Once tough location decisions have been made, the household must be readied for a long siege. While panic-buying has led to stockpiles of toilet paper and hand sanitizer, getting through eight months of confinement with others will require a great deal more, both physically and psychologically. This is especially true for households that span generations.

Long-term confinement that includes children undergoing remote schooling and adults trying to work requires designated spaces for each individual, a powerful Internet signal and Wi-Fi router, and a great deal of shared patience. Everybody in the household must understand how the coronavirus is spread, and what steps each should follow to eliminate their personal risk of passing infection to others in the home.

The virus is transmitted by droplets and fomites—it isn’t like measles, capable of drifting about in the air for hours. It dehydrates quickly if not inside water, mucus, or fomite droplets. The size of the droplets may be far below what the human eye can see, but they are gravity-sensitive, and will fall from an individual’s mouth down, eventually, to the nearest lower surface—table, desk, floor. You do not need to clean upward.

However, a newly published study, backed by the National Institutes of Health, found that the virus survives in “aerosols for up to three hours, up to four hours on copper, up to 24 hours on cardboard and up to two to three days on plastic and stainless steel.” This means an uncleaned surface can pose a risk to members of the household for a very long time—a doorknob, tabletop, kitchen counter or stainless steel utensil.

Both the U.S. Centers for Disease Control and Prevention and Occupational Safety and Health Administration have posted cleaning guidelines, indicating which simple, inexpensive products can eliminate the coronavirus from surfaces in your household or work areas. Give special attention to the most commonly shared surfaces in your home or work area: door knobs, light switches, phones, faucets, toilet handles, kitchen utensils, computer keyboards, and remote controls.

The virus is killed by ultraviolet sunlight, and air flow will hasten dehydration. Do not create air flow by turning on building central air systems—you will spread contamination. If there are windows, open them wide and leave them open whenever weather conditions allow. If there are curtains or shades, open them and let sunlight pour in.

If available, wear latex or heavy-duty dishwashing gloves while cleaning anything that an individual suspected to be infected with COVID-19 has had contact with. Place all used gloves and other disposable contaminated items in a bag that can be tied closed before disposing of them with other waste. Wash hands with soap and water for at least 20 seconds immediately after removing gloves.

If you live in an apartment, condominium, or co-housing facility, ask management to post signs limiting the number of people allowed to share an elevator to however many can fit in the cars while maintaining a distance of three feet from one another. Elevator buttons should be cleaned regularly. Deliveries should be left in a common area, such as the building lobby, rather than having outsiders use the elevators and knock on household doors.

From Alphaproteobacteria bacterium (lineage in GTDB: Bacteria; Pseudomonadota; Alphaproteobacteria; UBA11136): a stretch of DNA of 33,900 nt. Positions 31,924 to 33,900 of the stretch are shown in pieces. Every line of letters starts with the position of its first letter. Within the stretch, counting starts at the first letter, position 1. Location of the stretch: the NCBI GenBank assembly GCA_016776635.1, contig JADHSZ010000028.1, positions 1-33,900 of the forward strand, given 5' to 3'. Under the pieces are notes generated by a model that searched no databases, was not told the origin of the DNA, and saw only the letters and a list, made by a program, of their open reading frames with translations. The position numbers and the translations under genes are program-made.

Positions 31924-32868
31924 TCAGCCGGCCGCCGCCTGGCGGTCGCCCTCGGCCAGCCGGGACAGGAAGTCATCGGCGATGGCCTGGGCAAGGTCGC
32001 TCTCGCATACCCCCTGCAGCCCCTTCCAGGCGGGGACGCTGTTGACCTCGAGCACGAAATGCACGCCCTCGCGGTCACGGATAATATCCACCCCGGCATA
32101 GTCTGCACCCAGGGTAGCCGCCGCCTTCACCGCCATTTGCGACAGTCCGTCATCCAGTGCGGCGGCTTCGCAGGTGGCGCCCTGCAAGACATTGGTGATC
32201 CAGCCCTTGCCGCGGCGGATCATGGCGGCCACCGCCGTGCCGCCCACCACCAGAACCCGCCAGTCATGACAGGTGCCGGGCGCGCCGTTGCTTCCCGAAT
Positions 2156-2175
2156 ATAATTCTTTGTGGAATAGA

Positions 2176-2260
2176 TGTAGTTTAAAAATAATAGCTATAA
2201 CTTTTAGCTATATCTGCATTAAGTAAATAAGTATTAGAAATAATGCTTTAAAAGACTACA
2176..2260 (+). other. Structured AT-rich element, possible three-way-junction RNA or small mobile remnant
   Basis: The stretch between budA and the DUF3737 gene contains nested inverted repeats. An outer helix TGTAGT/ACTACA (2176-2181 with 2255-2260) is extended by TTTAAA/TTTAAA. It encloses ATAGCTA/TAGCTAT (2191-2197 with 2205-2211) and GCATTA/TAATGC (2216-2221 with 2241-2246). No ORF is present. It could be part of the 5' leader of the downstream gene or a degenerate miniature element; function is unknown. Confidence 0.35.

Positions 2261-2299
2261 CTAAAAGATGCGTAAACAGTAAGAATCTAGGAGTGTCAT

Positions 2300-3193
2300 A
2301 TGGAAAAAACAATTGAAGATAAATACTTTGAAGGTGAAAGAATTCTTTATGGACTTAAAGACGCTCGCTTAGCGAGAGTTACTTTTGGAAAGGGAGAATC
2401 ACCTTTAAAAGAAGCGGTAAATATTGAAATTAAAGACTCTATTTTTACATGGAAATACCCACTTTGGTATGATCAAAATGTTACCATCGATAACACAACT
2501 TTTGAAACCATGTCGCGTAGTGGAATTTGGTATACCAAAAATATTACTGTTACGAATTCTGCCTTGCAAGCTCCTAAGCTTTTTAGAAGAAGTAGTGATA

And all residents should be asked to please be mindful of contagion courtesy, covering mouths when coughing or sneezing and teaching children to do the same. After coughing or sneezing into hands, do not touch public surfaces in the building such as elevator buttons, banisters, and door handles.

It’s also important to prepare psychologically. Every family or couple has its issues, and tensions can amplify during long confinement. Common sense can ease the shared suffering.

If children are undergoing remote schooling, and parents are simultaneously working remotely, everybody needs headphones, plenty of computer bandwidth, and a designated workspace. Before stores close, make sure every user has proper cables, headphones, batteries, adapters, and other tools of the computer trade.

Printers, if they will be used, require paper and ink: Have plenty on hand.

Everybody needs routines, including exercise and recreation. Shared burdens of cooking and cleaning should be offset by shared play and fun.

Boredom and stress can suck the lifeblood out of a person. Before your home goes on lockdown, make sure your download accounts for movies and television are paid. There are plenty of good books around the house, and games and decks of cards are handy.

Plan now for your state of siege. Don’t delay. Choose where you want to survive the pandemic, with whom, and how. Your window of opportunity to act is shrinking, very fast.

Correction, March 18, 2020: San Francisco Mayor London Breed ordered her entire population to “shelter in place” this week. A previous version of this article incorrectly described the mayor.

Laurie Garrett is a former senior fellow for global health at the Council on Foreign Relations and a Pulitzer Prize winning science writer.